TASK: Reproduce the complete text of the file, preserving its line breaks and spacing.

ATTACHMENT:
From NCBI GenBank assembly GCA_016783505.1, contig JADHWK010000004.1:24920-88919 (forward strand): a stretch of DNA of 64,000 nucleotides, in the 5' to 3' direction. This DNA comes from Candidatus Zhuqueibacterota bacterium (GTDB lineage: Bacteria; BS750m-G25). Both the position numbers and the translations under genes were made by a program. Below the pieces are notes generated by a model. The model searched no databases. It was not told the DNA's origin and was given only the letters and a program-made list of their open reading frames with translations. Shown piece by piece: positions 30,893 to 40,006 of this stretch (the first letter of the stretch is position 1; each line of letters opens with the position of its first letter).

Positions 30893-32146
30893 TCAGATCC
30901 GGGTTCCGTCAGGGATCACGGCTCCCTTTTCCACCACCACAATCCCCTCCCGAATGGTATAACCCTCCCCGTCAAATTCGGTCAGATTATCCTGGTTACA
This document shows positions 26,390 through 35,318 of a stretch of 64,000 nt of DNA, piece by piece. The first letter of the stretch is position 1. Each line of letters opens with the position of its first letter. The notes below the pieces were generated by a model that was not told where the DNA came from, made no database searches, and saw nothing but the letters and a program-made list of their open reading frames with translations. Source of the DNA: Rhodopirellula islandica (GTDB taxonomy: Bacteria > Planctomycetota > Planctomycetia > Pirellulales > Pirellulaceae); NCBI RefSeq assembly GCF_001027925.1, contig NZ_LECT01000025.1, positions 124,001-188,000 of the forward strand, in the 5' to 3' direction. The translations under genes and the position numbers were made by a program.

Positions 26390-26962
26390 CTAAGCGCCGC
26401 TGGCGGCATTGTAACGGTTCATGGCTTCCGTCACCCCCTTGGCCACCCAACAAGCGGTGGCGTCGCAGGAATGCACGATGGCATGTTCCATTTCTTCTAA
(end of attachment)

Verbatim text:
From NCBI GenBank assembly GCA_016783505.1, contig JADHWK010000004.1:24920-88919 (forward strand): a stretch of DNA of 64,000 nucleotides, in the 5' to 3' direction. This DNA comes from Candidatus Zhuqueibacterota bacterium (GTDB lineage: Bacteria; BS750m-G25). Both the position numbers and the translations under genes were made by a program. Below the pieces are notes generated by a model. The model searched no databases. It was not told the DNA's origin and was given only the letters and a program-made list of their open reading frames with translations. Shown piece by piece: positions 30,893 to 40,006 of this stretch (the first letter of the stretch is position 1; each line of letters opens with the position of its first letter).

Positions 30893-32146
30893 TCAGATCC
30901 GGGTTCCGTCAGGGATCACGGCTCCCTTTTCCACCACCACAATCCCCTCCCGAATGGTATAACCCTCCCCGTCAAATTCGGTCAGATTATCCTGGTTACA
This document shows positions 26,390 through 35,318 of a stretch of 64,000 nt of DNA, piece by piece. The first letter of the stretch is position 1. Each line of letters opens with the position of its first letter. The notes below the pieces were generated by a model that was not told where the DNA came from, made no database searches, and saw nothing but the letters and a program-made list of their open reading frames with translations. Source of the DNA: Rhodopirellula islandica (GTDB taxonomy: Bacteria > Planctomycetota > Planctomycetia > Pirellulales > Pirellulaceae); NCBI RefSeq assembly GCF_001027925.1, contig NZ_LECT01000025.1, positions 124,001-188,000 of the forward strand, in the 5' to 3' direction. The translations under genes and the position numbers were made by a program.

Positions 26390-26962
26390 CTAAGCGCCGC
26401 TGGCGGCATTGTAACGGTTCATGGCTTCCGTCACCCCCTTGGCCACCCAACAAGCGGTGGCGTCGCAGGAATGCACGATGGCATGTTCCATTTCTTCTAA